when copies of the first authorized edition were placed on sale, sold, or publicly distributed by the proprietor of the copyright or under his authority." Such date is included in the application for registry at the Copyright Office, and on the same day twenty-eight years or fifty-six years thereafter the copyright ends. A provision for terminating copyrights at the end of the calendar year of expiration was included in the early drafts of the code, but was not included in the law as enacted.
publicationIn the case of works published and copyrighted as serials, as a novel published in parts in a monthly magazine, the copyright runs technically from the first publication of each part; and at the end of the twenty-eight or fifty-six years, each part could be successively published at monthly intervals free from copyright. Practically, however, such a copyrighted serial could not be published complete until twenty-eight or fifty-six years from the publication of the last part. In usual practice a novel is printed in book form a month or two before its completion as a serial in a magazine, and the date of the copyright on the completed work would then terminate at the end of the twenty-eight or fifty-six years from publica- tion in book form.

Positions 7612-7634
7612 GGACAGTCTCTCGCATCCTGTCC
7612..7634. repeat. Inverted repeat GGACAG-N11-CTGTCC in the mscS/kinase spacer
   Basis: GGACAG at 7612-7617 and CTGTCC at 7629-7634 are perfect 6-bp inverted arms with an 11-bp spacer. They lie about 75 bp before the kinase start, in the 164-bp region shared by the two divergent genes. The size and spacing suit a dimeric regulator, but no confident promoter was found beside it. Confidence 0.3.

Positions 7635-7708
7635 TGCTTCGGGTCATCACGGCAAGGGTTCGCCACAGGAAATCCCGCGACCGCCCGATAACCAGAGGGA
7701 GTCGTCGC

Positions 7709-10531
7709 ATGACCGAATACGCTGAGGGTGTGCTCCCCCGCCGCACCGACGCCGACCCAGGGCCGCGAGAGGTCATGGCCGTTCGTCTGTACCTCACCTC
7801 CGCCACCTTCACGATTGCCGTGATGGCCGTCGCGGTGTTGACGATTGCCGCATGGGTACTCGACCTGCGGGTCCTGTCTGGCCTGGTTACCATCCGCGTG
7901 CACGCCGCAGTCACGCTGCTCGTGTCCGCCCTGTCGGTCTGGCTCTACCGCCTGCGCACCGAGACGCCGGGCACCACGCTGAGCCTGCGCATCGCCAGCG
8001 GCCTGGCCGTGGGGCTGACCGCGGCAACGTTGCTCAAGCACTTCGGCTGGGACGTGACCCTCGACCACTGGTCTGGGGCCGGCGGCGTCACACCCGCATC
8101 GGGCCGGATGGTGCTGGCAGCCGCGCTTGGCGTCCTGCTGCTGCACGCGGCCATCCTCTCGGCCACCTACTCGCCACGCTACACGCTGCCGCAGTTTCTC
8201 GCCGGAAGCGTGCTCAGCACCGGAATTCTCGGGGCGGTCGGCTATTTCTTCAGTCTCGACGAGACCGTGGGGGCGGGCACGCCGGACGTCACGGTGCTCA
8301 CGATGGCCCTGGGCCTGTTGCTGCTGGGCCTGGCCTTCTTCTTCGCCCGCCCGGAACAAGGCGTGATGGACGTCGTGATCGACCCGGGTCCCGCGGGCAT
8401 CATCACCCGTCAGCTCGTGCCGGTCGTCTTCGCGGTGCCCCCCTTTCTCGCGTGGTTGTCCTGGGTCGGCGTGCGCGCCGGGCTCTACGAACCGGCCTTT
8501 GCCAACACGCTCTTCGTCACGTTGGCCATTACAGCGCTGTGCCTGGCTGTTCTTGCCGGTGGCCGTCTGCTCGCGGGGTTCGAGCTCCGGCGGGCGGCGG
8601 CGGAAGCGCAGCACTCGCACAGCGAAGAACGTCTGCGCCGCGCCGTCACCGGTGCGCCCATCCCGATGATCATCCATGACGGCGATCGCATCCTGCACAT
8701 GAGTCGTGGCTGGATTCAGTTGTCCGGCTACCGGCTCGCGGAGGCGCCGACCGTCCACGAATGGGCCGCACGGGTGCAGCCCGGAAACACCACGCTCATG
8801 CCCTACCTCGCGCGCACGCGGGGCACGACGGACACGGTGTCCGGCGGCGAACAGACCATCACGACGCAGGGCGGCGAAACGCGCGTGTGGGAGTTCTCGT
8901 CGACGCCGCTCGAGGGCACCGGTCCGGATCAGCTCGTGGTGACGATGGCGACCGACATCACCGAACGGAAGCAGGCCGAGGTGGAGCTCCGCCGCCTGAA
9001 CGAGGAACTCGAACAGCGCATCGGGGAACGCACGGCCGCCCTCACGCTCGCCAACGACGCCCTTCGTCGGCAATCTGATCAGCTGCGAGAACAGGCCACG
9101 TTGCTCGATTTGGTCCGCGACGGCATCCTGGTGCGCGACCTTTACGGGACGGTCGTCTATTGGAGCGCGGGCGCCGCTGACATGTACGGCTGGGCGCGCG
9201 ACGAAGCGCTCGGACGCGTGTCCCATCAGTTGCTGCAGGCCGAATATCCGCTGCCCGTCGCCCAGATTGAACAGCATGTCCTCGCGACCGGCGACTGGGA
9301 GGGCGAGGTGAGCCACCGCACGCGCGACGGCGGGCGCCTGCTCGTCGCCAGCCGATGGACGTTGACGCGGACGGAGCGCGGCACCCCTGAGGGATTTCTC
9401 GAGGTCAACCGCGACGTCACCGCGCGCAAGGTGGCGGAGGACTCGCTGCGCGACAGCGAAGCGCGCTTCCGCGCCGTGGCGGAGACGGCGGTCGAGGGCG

authorshipThe use of the date of publication as the beginning of the copyright term and the specification of twenty- eight years and twenty-eight years for its duration, obviates questions as to anonymous and pseudonymous works, composite works or works of joint au- thorship. The earlier drafts of the bill, providing for a term through and beyond life, made the lifetime of the last surviving author the basis for the term of copyright on works of joint authorship. This method was interestingly applied in the German courts, when it was held as to the opera "Carmen" that Bizet's